Rev­erend Paul Flow­ers, 63, sounds like a char­ac­ter from some kind of Skins par­ody about he­do­nis­tic pen­sion­ers. After forty years work­ing as a Methodist min­is­ter, Flow­ers was in­ex­plic­a­bly ap­pointed as chair­man of the Co-op bank in Britain. In two years he sin­gle hand­edly brought the bank to its knees. He was called be­fore MPs in the Com­mons to ex­plain the havoc he wreaked, but this was only the be­gin­ning. In the few days that fol­lowed, holy fa­ther Flow­ers seems to have con­sumed his own body weight in co­caine and ke­t­a­mine. And that is no mean feat con­sid­er­ing he is mas­sively over­weight. In­deed, his age and his weight and the colos­sal quan­ti­ties of drugs he hoovered up beg the ques­tion, ‘How did his heart sur­vive the ram­pant gay or­gies?’

The Rev­erend told MPs the Co-op bank had as­sets of £3 bil­lion, when in fact the fig­ure is £47 bil­lion. Seen through the eyes of a ke­t­a­mine fiend, it seems a bank’s as­sets ap­pear dis­tant and tiny. The icing on the cake of this ex­quis­ite scan­dal? For twelve years Fa­ther Flow­ers headed up an anti-drugs char­ity with the motto, ‘Telling the truth about drugs.’

What seems to be par­tic­u­larly scan­de­li­cious about Rev­erend Flow­ers is the sheer au­dac­ity of the man. Com­plete dis­dain for au­thor­ity is some­thing we often ad­mire, even if we don’t agree with the man­ner of its man­i­fes­ta­tion. This Rev­erend ex­udes a cer­tain an­ar­chic ap­peal. Envy in­spired schaden­freude is ev­i­dently im­por­tant too. Peo­ple love to see more suc­cess­ful peo­ple fal­ter, and this 'hum­ble' rev­erend with no bank­ing qual­i­fi­ca­tions had un­doubt­edly ex­ceeded his call­ing. But above all, what seems to ap­peal is the fan­tas­ti­cal aura of this scan­dal- you sim­ply couldn't make this stuff up.

Javier Guer­rero and the Co­caine Chauf­feur

An­dalu­cia’s for­mer gen­eral di­rec­tor of work, Javier Guer­rero was given huge EU sub­si­dies to boost busi­ness and cre­ate jobs. How­ever, his job cre­ation scheme seems to have been fo­cused on the coca fields of Colom­bia rather than the Span­ish econ­omy. Guer­rero and his chauf­feur, Juan Fran­cisco Tru­jillo, re­port­edly spent €25, 000 a month on co­caine. One re­ally has to won­der, how can that much co­caine fit up a human nose? The man must be some kind of human jug­ger­naut.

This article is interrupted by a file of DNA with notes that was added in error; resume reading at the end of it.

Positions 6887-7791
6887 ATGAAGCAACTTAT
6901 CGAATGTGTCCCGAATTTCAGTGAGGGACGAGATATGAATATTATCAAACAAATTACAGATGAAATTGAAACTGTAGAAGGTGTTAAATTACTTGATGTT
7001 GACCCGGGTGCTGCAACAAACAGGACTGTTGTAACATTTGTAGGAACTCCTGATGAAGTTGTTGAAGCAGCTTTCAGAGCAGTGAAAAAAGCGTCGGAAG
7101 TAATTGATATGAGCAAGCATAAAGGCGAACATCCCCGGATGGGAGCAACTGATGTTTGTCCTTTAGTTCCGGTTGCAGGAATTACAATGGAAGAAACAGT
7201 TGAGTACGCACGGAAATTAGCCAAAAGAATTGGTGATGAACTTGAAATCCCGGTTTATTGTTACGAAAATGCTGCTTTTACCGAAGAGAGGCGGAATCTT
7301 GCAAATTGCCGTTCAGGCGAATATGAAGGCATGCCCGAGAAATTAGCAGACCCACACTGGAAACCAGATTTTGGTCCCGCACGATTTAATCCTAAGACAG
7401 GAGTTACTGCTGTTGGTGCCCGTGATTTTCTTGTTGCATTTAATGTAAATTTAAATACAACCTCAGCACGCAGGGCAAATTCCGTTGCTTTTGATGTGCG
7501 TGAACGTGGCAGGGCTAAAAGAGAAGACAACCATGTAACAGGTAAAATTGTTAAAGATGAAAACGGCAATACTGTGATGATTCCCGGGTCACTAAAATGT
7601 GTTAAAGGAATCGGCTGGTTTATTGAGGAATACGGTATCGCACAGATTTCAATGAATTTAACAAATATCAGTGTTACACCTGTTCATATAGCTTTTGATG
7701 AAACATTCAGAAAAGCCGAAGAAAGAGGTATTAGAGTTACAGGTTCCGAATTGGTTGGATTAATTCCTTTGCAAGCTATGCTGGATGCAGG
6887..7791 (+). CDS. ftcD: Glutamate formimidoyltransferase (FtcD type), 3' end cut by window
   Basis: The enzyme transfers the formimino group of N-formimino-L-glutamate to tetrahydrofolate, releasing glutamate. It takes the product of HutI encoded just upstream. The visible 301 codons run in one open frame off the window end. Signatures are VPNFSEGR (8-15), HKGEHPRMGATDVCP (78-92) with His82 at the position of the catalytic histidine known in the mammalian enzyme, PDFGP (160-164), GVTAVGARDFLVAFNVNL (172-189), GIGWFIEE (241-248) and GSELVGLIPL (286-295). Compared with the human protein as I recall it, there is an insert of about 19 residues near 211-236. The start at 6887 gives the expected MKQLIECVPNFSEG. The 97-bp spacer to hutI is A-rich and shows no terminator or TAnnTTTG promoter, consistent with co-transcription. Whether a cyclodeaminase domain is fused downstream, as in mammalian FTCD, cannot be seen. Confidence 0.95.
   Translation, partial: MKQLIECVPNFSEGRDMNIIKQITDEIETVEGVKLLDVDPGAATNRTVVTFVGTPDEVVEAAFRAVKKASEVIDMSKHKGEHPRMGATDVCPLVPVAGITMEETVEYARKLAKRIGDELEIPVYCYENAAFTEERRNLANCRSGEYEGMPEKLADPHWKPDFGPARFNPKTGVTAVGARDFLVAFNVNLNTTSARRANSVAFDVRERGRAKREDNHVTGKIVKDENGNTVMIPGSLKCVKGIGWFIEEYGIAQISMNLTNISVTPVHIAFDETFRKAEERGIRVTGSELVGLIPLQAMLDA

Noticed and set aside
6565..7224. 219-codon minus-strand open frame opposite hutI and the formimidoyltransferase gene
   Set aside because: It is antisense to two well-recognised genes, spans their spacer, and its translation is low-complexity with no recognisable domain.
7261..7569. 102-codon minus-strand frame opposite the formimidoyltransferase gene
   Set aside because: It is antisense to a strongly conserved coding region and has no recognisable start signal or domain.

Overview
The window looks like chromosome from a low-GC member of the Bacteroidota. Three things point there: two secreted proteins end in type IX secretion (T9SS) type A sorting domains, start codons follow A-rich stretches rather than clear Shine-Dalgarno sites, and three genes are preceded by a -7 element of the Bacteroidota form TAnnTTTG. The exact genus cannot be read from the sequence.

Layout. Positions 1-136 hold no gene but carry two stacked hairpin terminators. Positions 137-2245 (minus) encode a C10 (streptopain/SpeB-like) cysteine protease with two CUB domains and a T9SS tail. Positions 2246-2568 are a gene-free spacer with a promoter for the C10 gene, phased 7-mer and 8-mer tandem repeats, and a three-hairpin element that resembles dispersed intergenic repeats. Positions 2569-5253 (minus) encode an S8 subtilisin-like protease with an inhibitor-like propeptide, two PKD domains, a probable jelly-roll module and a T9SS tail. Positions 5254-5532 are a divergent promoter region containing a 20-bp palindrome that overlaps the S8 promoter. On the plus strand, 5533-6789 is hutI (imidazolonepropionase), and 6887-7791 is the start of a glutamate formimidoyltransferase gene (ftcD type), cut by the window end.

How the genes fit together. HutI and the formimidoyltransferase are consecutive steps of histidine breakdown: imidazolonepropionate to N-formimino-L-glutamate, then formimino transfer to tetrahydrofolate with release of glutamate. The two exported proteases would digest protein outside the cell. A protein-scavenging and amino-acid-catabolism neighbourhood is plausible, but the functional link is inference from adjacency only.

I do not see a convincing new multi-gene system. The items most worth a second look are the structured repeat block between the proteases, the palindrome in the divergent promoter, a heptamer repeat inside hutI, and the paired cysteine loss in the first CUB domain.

Herein lies one pos­si­ble (per­haps face­tious) ex­pla­na­tion for our in­fat­u­a­tion with scan­dals – the sheer awe that cer­tain ex­ploits in­spire. This scan­dal is per­haps as much a tes­ta­ment to the re­mark­able en­durance of the human body as it is an aber­ra­tion on Spain’s po­lit­i­cal land­scape. How­ever, out­rage gives as­ton­ish­ment a run for its money here, for Spain’s eco­nomic woes are still an open sore and Guer­rero has rubbed his naughty salt in the wound. Neu­ro­sci­en­tist Dean Bur­nett sug­gests the am­bi­gu­ity of scan­dals is one cause of our strange emo­tional re­ac­tions, “like a robot en­coun­ter­ing a log­i­cal para­dox.” Ad­verse to am­bi­gu­ity, we il­log­i­cally opt for strong opin­ions.

So dis­tinctly robot like in our every­day be­hav­iour and our largely un­err­ing obei­sance to su­pe­ri­ors, the great­est de­light we take in scan­dals must surely be the plea­sure we ex­pe­ri­ence at see­ing an­other robot re­ject its pro­gram­ming and put its own idio­syn­cratic de­sires be­fore the de­mands of the pow­ers that be. These scan­de­lous scoundrels serve as proxy out­lets for our own re­pressed de­sire for plea­sure.